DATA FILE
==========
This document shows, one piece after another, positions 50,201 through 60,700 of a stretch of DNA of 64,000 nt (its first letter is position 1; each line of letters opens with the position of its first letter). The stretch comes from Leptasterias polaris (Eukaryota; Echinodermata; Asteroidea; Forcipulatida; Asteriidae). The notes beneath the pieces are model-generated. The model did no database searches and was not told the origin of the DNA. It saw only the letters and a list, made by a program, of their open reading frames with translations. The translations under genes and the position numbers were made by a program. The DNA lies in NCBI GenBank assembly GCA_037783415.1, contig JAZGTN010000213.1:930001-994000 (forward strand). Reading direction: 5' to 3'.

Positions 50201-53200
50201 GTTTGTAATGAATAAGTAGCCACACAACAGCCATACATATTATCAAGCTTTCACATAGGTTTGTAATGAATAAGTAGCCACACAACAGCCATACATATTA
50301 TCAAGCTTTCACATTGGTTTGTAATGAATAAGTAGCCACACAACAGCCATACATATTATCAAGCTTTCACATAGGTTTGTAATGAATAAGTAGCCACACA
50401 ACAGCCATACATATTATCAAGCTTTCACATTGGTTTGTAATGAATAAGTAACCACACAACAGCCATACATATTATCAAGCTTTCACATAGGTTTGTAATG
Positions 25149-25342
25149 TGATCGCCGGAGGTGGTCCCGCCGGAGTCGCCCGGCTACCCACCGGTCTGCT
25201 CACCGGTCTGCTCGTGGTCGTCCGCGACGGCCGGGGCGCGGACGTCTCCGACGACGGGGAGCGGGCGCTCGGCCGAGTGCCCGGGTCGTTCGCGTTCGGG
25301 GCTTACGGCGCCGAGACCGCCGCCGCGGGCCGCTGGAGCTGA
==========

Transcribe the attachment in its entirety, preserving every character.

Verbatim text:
This document shows, one piece after another, positions 50,201 through 60,700 of a stretch of DNA of 64,000 nt (its first letter is position 1; each line of letters opens with the position of its first letter). The stretch comes from Leptasterias polaris (Eukaryota; Echinodermata; Asteroidea; Forcipulatida; Asteriidae). The notes beneath the pieces are model-generated. The model did no database searches and was not told the origin of the DNA. It saw only the letters and a list, made by a program, of their open reading frames with translations. The translations under genes and the position numbers were made by a program. The DNA lies in NCBI GenBank assembly GCA_037783415.1, contig JAZGTN010000213.1:930001-994000 (forward strand). Reading direction: 5' to 3'.

Positions 50201-53200
50201 GTTTGTAATGAATAAGTAGCCACACAACAGCCATACATATTATCAAGCTTTCACATAGGTTTGTAATGAATAAGTAGCCACACAACAGCCATACATATTA
50301 TCAAGCTTTCACATTGGTTTGTAATGAATAAGTAGCCACACAACAGCCATACATATTATCAAGCTTTCACATAGGTTTGTAATGAATAAGTAGCCACACA
50401 ACAGCCATACATATTATCAAGCTTTCACATTGGTTTGTAATGAATAAGTAACCACACAACAGCCATACATATTATCAAGCTTTCACATAGGTTTGTAATG
Positions 25149-25342
25149 TGATCGCCGGAGGTGGTCCCGCCGGAGTCGCCCGGCTACCCACCGGTCTGCT
25201 CACCGGTCTGCTCGTGGTCGTCCGCGACGGCCGGGGCGCGGACGTCTCCGACGACGGGGAGCGGGCGCTCGGCCGAGTGCCCGGGTCGTTCGCGTTCGGG
25301 GCTTACGGCGCCGAGACCGCCGCCGCGGGCCGCTGGAGCTGA